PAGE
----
When it was landscaped in the early 20th century in a formal beaux arts style, tall American Elms were planted in concentric patterns around the park. While hundreds of these trees still exist, reaching 60 feet tall, they were devastated in the late 1970s by Dutch Elm Disease. Hybrid elms have since been used to replace lost trees.

Millennium Park

The northwestern corner of the park was renovated between 1998 and 2004 to become Millennium Park, a contiguous area with a variety of artistic features by architects and artists. Millennium Park has free admission, and features the Jay Pritzker Pavilion, Cloud Gate, the Crown Fountain, the Lurie Garden and other attractions. The park is connected by the BP Pedestrian Bridge and the Nichols Bridgeway to other parts of Grant Park.

Daley Bicentennial Plaza

Across the BP Pedestrian Bridge from Millennium Park, the northeast corner of Grant Park hosts outdoor activities at Daley Bicentennial Plaza. Attractions here include a garden, summer and winter skating rinks, tennis courts, chess tables, and an activities building.

Art Institute of Chicago

Built in 1893, on the western edge of Grant Park is the Art Institute of Chicago, one of the premier art museums and art schools in the United States, known especially for the extensive collection of Impressionist and American art, such as A Sunday Afternoon on the Island of La Grande Jatte, and Grant Wood's American Gothic. The headquarters of the School of the Art Institute of Chicago is also here.

Buckingham Fountain

The center piece of Grant Park is Buckingham Fountain, one of the world's largest fountains. The fountain, in a rococo wedding cake style, was dedicated in 1927 as a gift to the city from Kate Sturges Buckingham in memory of her brother Clarence. The fountain operates from April to October with water displays every 20 minutes and a light and water display from 9:00pm to 10:00pm.

Museum Campus

Chicago's Museum Campus is a 57 acre (230,850 m²) addition to Grant Park's southeastern end. The Museum Campus is the site of three of the city's most notable museums, all dedicated to the natural sciences: Adler Planetarium, Field Museum of Natural History, and Shedd Aquarium. A narrow isthmus along Solidarity Drive dominated by Neoclassical sculptures of Kościuszko, Havliček and Copernicus connects to Northerly Island where the planetarium is located to the rest of the Museum Campus situated on the mainland.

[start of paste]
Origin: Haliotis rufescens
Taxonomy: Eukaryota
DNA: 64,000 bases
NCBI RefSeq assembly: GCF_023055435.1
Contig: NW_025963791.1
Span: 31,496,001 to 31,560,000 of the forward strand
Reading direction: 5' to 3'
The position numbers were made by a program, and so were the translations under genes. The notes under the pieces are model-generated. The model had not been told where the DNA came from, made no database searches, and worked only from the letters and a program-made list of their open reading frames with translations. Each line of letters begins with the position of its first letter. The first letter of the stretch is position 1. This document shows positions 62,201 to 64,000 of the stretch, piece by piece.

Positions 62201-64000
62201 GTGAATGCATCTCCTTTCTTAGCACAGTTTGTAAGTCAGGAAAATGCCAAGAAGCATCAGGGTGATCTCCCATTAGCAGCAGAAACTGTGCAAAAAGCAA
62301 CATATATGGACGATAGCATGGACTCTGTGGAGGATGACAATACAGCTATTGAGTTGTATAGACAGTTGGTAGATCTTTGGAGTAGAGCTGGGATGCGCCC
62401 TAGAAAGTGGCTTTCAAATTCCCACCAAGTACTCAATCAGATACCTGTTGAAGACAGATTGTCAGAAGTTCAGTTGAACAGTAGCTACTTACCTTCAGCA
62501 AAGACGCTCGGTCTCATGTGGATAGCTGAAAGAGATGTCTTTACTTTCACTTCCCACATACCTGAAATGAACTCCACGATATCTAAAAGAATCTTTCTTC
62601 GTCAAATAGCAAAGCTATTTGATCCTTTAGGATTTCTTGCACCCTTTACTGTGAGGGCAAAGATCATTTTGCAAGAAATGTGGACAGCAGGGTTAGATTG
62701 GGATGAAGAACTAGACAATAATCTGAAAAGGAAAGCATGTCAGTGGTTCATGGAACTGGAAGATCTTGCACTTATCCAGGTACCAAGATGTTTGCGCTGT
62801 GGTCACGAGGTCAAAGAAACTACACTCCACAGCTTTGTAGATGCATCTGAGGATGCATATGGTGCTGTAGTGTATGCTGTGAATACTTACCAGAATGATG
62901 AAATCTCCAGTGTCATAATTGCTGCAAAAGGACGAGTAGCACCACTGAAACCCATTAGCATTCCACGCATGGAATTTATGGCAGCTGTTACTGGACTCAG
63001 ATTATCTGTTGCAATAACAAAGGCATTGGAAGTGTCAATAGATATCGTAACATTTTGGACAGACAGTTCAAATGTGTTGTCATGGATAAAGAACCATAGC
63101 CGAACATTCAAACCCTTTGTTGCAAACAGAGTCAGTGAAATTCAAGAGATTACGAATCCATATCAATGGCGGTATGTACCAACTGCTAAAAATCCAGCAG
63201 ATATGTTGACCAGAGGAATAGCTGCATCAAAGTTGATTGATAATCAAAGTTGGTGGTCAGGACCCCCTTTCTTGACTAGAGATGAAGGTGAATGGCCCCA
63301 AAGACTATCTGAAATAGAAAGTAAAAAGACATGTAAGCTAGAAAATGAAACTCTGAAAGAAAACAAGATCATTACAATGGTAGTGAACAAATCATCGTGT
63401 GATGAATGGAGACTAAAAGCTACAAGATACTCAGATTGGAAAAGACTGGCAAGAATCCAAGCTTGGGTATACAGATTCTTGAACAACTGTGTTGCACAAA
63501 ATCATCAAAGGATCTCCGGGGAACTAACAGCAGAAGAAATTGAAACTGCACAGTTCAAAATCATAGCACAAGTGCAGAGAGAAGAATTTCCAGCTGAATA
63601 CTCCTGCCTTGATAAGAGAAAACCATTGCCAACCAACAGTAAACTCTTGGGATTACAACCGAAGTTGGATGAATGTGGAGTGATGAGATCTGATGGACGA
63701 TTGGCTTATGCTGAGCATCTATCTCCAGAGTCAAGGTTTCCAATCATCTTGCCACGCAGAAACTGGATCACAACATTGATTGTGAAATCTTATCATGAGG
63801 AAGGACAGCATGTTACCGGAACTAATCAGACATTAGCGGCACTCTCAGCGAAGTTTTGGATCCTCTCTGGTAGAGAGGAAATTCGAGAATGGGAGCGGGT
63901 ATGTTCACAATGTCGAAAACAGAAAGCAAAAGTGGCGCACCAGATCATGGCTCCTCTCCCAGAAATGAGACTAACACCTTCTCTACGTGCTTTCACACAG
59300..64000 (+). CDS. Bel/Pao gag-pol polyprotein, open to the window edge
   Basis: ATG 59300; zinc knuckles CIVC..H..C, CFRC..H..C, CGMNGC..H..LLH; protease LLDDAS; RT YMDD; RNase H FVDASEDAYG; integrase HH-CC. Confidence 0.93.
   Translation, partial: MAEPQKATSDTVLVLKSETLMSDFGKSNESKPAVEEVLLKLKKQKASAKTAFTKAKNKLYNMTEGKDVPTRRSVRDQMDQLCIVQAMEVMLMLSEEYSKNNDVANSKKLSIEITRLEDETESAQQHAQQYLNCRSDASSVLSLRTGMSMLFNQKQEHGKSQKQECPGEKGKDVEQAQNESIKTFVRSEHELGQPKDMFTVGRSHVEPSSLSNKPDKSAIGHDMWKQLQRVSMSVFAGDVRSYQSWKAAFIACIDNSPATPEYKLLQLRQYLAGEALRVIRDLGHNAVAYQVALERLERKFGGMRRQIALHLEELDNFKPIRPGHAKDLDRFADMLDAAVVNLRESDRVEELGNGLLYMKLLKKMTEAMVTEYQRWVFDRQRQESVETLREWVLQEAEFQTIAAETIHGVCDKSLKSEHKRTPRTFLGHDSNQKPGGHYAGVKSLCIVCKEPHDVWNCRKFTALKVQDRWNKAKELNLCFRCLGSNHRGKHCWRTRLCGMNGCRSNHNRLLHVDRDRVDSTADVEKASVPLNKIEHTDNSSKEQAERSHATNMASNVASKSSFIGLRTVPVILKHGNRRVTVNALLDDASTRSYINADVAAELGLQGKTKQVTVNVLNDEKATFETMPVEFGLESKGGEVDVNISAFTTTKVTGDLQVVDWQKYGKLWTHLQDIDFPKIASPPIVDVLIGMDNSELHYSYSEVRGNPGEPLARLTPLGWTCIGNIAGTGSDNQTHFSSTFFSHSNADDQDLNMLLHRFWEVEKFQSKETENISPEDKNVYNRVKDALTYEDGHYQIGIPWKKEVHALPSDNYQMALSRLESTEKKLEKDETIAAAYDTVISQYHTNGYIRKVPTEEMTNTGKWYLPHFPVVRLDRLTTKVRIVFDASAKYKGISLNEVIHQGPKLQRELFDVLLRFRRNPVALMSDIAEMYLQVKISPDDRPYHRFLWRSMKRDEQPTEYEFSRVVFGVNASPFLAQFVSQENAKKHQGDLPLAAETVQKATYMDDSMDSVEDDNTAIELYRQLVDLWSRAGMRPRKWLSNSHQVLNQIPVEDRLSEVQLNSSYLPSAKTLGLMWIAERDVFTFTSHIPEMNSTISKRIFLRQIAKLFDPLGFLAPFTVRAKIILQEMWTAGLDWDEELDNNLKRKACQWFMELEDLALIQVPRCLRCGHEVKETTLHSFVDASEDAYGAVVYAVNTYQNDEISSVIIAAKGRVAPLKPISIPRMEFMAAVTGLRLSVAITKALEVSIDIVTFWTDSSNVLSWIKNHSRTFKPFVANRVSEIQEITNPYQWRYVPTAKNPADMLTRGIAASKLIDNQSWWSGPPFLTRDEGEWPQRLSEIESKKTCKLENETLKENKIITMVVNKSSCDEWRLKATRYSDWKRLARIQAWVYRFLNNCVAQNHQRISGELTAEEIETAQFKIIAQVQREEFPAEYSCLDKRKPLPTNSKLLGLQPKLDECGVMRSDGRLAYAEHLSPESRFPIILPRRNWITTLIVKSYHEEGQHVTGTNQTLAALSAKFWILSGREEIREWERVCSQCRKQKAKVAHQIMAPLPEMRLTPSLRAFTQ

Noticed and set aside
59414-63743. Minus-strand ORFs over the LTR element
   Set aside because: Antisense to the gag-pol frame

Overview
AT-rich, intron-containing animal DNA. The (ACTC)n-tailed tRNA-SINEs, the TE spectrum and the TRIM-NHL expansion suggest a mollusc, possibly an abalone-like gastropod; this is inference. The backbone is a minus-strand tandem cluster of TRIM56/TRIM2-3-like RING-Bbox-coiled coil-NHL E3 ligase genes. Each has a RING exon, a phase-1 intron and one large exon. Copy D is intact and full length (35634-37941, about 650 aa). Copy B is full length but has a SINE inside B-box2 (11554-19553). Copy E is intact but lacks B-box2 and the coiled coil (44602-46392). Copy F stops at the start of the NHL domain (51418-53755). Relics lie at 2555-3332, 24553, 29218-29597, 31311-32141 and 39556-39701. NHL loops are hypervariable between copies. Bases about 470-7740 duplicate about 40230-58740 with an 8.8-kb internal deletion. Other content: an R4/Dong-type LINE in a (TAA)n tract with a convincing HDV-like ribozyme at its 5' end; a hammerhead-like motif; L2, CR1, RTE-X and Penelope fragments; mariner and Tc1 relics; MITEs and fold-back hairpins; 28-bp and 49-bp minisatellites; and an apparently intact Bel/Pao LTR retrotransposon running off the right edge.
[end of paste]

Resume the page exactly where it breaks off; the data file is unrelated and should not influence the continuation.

Petrillo Music Shell

The Petrillo Music Shell hosts music performances during the Chicago Jazz Festival, Chicago Blues Festival, Taste of Chicago and Lollapalooza. Located at 235 S. Columbus Drive, the music shell's area encompasses the entire block bounded by Lake Shore Drive to the east, Columbus Drive to the west, East Monroe Street to the north and East Jackson Street to the South. This places it a block east of the Art Institute of Chicago, a block north of Buckingham Fountain, a block south of Daley Bicentennial Plaza and just southeast of Millennium Park. The structure was relocated to this site in 1978 from the south end of the park. The amphitheater and paved surface for public seating is in the southwest corner.

Congress Plaza

Located in the center, on the west side of the park, is Congress Plaza. The two semicircular plazas, created by East Congress Plaza Drive, and bisected by East Congress Parkway, contain gardens, fountains, and artwork, including the large bronze warrior statues, The Bowman and the Spearman that are positioned like gatekeepers to the park.


There are several gardens and flower displays throughout the park. Millennium Park houses the Lurie Garden, known for its display of tall grass flowers, particularly lavender, and a decorative post-modern water stream. To the east, across the BP Pedestrian Bridge, Daley Plaza holds a formal garden. To the northeast of Daley Plaza, at 375 East Randolph Drive, is the Richard & Annette Bloch Cancer Survivors Garden, marked by two huge doric columns from the demolished Chicago Federal Building and a wrought-iron pergola. The garden contains numerous walkways lined with planters and is one of several similar spaces created nationwide by R. A. Bloch Cancer Foundation.

Flanking the original Art Institute of Chicago Building are gardens in the north and south McCormick Courtyards; in the south coutyard is the bronze sculpture Fountain of the Great Lakes. To the south of the art museum, along Michigan Avenue, are a succession of gardens. Two of these are adjacent to Orchestra Hall and honor former conductors of the Chicago Symphony Orchestra (Sir Georg Solti and Theodore Thomas).

To the east of the Art Institute, near the Court of Presidents, are demonstration gardens that flank Congress Parkway and surrounding Buckingham Fountain are a series of formal gardens, including the Tiffany Celebration Garden to the south.

Public Art